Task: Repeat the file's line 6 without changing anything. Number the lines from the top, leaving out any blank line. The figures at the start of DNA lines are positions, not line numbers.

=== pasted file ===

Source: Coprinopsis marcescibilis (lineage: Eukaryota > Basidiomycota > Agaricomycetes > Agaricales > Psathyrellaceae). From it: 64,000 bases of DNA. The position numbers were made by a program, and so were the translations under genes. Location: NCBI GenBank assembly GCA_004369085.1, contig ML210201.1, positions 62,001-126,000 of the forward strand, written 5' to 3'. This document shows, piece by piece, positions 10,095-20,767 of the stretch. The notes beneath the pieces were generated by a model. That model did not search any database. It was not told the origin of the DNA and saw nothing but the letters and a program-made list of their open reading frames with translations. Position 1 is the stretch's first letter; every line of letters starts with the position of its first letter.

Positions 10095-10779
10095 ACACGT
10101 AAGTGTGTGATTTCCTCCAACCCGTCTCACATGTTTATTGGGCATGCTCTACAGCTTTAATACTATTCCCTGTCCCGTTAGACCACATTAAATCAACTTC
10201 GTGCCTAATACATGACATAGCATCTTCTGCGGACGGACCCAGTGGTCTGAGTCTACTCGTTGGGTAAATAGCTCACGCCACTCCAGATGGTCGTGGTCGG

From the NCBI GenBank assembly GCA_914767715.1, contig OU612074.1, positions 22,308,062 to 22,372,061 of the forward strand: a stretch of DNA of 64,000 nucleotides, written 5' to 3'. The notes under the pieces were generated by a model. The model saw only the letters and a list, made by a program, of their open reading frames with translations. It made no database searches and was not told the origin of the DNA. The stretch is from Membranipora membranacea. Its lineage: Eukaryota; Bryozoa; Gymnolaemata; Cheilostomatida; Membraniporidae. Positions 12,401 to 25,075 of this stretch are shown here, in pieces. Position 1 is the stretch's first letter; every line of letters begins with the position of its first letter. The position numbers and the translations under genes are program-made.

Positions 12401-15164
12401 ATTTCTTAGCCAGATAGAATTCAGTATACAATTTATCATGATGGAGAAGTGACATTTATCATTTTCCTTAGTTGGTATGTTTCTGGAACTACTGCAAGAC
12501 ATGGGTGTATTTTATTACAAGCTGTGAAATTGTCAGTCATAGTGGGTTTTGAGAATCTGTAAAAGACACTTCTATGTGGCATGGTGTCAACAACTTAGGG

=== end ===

From the NCBI GenBank assembly GCA_914767715.1, contig OU612074.1, positions 22,308,062 to 22,372,061 of the forward strand: a stretch of DNA of 64,000 nucleotides, written 5' to 3'. The notes under the pieces were generated by a model. The model saw only the letters and a list, made by a program, of their open reading frames with translations. It made no database searches and was not told the origin of the DNA. The stretch is from Membranipora membranacea. Its lineage: Eukaryota; Bryozoa; Gymnolaemata; Cheilostomatida; Membraniporidae. Positions 12,401 to 25,075 of this stretch are shown here, in pieces. Position 1 is the stretch's first letter; every line of letters begins with the position of its first letter. The position numbers and the translations under genes are program-made.